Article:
The 70’s seemed like an odd time for entertainment unless you were living in them. The TV shows and their themes however are the type that managed to stick in your head once you heard them and wouldn’t go away for a while. That tends to say a lot when it comes to just how memorable they were, though it’s a safe bet that a lot of people that watched them couldn’t tell you a whole lot about the episodes other than their favorites. On thing is for certain about he 70’s shows though, they seemed like they were a lot friendlier in nature than a lot of the shows that are on today.
Nowadays it’s more about quantity than quality in programming.
5. Three’s Company
The story of a man and two women bunking together sounds like, in this day and age, something that would inevitably lead to a romance show that would offer up a tryst or two that might lead to a whole lot of drama. Honestly though while this show was laden with sexual innuendo it was about as funny as it could get since the characters were both animated and kind of over the top. It was fun while it lasted.
4. The Jeffersons
The Jeffersons was kind of an inspirational show since it featured two African-American individuals that were moving into a very fine establishment and were in a sense moving on up in life. It showed that those of color could in fact achieve something just like anyone else and was a part of a movement that allowed African-Americans to realize that the American dream wasn’t just the thing of pipes.
3. The Love Boat
If you wanted a show that was rarely seen at port and took place on the wide open ocean where anything could happen so long as it was within the confines of the ship then this was it. Thankfully on a cruise ship there’s a lot of room to do a lot of things so the story never really suffered for content. It simply outlasted its time and even after a reunion and an attempt to bring it back it was time to say goodbye.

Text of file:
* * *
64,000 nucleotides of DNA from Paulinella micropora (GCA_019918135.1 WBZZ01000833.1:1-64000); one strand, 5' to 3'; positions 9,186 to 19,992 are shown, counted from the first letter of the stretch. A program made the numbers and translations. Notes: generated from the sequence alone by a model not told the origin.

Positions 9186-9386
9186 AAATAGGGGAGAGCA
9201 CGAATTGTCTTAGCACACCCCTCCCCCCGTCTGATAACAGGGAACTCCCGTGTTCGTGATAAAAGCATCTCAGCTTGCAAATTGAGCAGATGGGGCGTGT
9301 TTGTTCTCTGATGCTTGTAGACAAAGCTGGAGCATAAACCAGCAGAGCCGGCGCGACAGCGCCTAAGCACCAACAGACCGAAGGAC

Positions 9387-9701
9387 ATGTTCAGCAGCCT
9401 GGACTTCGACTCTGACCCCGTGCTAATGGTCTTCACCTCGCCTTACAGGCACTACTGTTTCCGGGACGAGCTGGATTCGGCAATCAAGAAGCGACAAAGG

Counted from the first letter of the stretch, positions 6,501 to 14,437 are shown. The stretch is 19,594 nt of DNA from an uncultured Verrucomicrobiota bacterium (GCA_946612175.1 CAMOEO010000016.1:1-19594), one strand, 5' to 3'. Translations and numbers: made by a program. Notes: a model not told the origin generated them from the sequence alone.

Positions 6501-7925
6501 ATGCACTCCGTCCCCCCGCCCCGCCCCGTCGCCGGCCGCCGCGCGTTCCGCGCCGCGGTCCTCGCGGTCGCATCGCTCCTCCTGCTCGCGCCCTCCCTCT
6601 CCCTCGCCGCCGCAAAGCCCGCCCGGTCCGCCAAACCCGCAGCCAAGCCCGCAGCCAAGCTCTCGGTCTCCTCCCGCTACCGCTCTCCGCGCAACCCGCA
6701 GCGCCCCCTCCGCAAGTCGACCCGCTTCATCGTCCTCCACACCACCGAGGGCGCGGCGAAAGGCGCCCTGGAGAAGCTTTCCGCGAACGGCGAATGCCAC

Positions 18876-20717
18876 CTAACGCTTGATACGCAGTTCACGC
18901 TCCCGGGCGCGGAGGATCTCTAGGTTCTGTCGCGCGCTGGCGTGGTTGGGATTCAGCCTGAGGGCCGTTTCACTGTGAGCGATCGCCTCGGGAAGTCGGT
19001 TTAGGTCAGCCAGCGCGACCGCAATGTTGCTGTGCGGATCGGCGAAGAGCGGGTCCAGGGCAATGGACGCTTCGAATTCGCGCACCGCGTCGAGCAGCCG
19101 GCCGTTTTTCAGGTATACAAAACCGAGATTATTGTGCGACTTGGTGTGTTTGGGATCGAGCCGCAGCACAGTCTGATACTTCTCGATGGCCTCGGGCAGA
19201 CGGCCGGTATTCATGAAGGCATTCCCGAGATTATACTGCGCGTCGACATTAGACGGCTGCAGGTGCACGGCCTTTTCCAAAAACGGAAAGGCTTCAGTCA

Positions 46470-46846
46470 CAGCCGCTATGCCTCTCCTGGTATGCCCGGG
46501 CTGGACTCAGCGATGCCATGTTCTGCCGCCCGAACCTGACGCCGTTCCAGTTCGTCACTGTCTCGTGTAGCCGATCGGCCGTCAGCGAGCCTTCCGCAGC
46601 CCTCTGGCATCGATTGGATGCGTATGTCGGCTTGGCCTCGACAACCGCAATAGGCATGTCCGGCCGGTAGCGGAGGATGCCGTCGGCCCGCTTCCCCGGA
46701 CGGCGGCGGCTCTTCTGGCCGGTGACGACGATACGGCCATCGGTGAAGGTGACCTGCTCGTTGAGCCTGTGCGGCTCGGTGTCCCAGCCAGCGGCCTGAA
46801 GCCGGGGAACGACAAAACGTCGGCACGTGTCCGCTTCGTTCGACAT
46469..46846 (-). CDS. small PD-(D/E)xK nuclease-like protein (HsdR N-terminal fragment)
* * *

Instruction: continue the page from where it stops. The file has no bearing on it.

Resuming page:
2. Happy Days
The Fonz was loved throughout at least two or three different generations since he was just the epitome of cool. By the 80’s though Winkler had to come up with a new act, as the aging hipster had finally reached the limit of his cool with the character and needed to move on. Thankfully he and the rest of the cast found another direction to go when the show was over, and several of them found their calling as they grew older.
The day this show said goodbye for the final time was one of the saddest moments in TV history. Whether you watched it for the drama or the comedy, or both, M.A.S.H. was without a doubt one of the greatest shows ever created. There were a couple of attempts to bring it back, but thankfully they didn’t pan out.
Sometimes the greats need to remain a fond memory.